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arise in her beauty and glory, as the Prophets of God have seen her; she will extend her borders and strengthen her stakes, and the God of heaven will comfort her, inasmuch as we will unite together to carry out his purposes.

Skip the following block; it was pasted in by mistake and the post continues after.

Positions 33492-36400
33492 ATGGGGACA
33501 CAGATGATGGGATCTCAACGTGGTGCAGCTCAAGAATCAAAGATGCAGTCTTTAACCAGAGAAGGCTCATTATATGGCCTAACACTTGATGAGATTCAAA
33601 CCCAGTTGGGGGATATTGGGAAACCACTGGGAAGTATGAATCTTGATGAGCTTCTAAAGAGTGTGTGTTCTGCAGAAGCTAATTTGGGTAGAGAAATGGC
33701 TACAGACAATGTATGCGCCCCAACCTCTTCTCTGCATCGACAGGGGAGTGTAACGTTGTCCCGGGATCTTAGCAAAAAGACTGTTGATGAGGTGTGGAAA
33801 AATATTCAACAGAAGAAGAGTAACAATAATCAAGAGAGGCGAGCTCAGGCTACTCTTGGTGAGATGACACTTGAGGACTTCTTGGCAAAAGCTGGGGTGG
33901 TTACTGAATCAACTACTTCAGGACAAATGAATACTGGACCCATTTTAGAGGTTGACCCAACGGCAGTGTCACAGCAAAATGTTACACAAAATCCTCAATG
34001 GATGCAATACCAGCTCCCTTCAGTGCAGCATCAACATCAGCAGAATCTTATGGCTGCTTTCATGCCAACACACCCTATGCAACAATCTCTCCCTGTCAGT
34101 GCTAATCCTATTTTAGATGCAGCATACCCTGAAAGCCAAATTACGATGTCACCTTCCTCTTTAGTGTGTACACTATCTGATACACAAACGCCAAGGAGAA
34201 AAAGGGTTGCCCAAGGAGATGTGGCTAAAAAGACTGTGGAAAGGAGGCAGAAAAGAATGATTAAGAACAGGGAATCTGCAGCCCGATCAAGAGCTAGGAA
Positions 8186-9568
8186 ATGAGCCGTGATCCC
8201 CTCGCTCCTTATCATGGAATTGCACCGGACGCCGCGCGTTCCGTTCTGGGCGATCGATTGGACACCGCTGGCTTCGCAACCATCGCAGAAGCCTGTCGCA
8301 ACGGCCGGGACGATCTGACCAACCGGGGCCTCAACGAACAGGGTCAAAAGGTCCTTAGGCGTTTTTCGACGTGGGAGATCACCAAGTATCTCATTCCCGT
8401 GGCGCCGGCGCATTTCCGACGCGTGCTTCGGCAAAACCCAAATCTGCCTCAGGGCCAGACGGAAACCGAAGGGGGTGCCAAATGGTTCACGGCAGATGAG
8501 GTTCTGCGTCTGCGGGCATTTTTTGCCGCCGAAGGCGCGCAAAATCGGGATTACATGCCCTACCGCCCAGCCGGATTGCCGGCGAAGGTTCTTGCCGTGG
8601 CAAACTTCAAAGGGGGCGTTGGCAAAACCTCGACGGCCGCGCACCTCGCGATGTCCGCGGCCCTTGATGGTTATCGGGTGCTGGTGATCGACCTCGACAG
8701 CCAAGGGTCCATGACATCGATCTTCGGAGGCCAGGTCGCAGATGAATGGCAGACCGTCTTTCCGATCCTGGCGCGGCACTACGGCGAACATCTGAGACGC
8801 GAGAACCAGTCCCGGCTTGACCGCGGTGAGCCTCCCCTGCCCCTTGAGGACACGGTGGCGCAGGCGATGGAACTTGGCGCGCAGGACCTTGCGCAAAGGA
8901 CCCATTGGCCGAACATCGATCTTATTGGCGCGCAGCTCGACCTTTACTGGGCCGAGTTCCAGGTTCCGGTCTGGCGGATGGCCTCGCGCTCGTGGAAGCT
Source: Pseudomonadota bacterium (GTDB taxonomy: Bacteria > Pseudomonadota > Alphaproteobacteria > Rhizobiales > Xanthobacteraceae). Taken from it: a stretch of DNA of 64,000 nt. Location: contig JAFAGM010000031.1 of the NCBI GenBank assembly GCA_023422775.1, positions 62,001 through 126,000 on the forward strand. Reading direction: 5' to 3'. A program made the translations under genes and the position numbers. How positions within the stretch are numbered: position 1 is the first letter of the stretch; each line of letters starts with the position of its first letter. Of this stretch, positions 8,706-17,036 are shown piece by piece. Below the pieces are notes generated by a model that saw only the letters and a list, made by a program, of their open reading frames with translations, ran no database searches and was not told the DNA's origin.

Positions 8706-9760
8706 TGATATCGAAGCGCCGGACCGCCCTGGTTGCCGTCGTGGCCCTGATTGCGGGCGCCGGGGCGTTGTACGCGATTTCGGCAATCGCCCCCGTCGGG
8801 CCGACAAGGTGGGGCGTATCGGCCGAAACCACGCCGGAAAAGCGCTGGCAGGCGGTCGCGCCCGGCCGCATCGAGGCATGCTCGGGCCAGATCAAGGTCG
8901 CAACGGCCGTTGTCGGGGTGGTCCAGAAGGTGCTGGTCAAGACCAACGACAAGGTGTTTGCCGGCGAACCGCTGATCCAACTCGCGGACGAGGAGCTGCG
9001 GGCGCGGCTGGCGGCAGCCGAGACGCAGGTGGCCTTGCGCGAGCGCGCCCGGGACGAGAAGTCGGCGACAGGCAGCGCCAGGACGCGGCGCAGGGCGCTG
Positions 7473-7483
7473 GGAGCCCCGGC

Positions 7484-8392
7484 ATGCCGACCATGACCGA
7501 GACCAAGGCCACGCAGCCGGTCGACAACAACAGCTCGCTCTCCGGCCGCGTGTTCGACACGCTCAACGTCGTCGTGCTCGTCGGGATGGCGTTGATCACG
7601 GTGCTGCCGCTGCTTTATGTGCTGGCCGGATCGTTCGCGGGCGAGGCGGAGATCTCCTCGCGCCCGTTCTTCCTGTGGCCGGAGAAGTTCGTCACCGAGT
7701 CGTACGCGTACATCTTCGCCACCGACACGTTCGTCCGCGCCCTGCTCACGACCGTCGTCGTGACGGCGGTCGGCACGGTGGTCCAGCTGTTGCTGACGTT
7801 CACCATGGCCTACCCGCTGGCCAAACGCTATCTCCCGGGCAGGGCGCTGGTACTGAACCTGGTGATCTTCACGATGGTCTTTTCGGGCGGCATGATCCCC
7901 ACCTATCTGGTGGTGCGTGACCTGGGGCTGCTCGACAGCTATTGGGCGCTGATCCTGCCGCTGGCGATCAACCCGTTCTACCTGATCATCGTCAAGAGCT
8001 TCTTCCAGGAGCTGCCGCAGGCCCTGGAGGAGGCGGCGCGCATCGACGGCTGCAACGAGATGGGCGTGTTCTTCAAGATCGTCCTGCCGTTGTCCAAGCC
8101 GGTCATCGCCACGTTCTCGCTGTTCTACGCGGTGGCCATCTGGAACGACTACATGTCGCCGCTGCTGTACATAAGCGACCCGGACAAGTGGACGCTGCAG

I see nothing to tempt me or you to turn aside from the work given us to do. The Prophets have predicted that every weapon that is formed against Zion shall be broken, and this is in accordance with the revelations of God to us. He will continue this work and direct its onward course, but he expects us to continue to reclaim the waste places, and to continue to build Temples and also to impart of our substance. And I wish all Israel to understand that when we impart of our substance to build Temples that we do not do it to benefit the Lord at all, he had his endowments a long time before we were born, and also passed through his probation. We are his children, he wishes to exalt us back to his presence, and he knows very well we are obliged to walk in the same path and receive the same ordinances in order to inherit the same glory that surrounds him. And when we erect Temples in which to perform ordinances for the living and the dead, we do it to benefit our own blessed selves. I want salvation, I wish to inherit eternal life, I wish to get back to the presence of God from whence I came, when I have finished my probation in the flesh. And I believe that I desire nothing in this respect but what you also wish. Then I know that it requires my diligence and my constant labor and study, the little time I have to spend in the flesh, to do all I can to build up Zion and to establish the Church and the kingdom of God upon the earth. If we can only obtain eternal lives we shall attain to the greatest of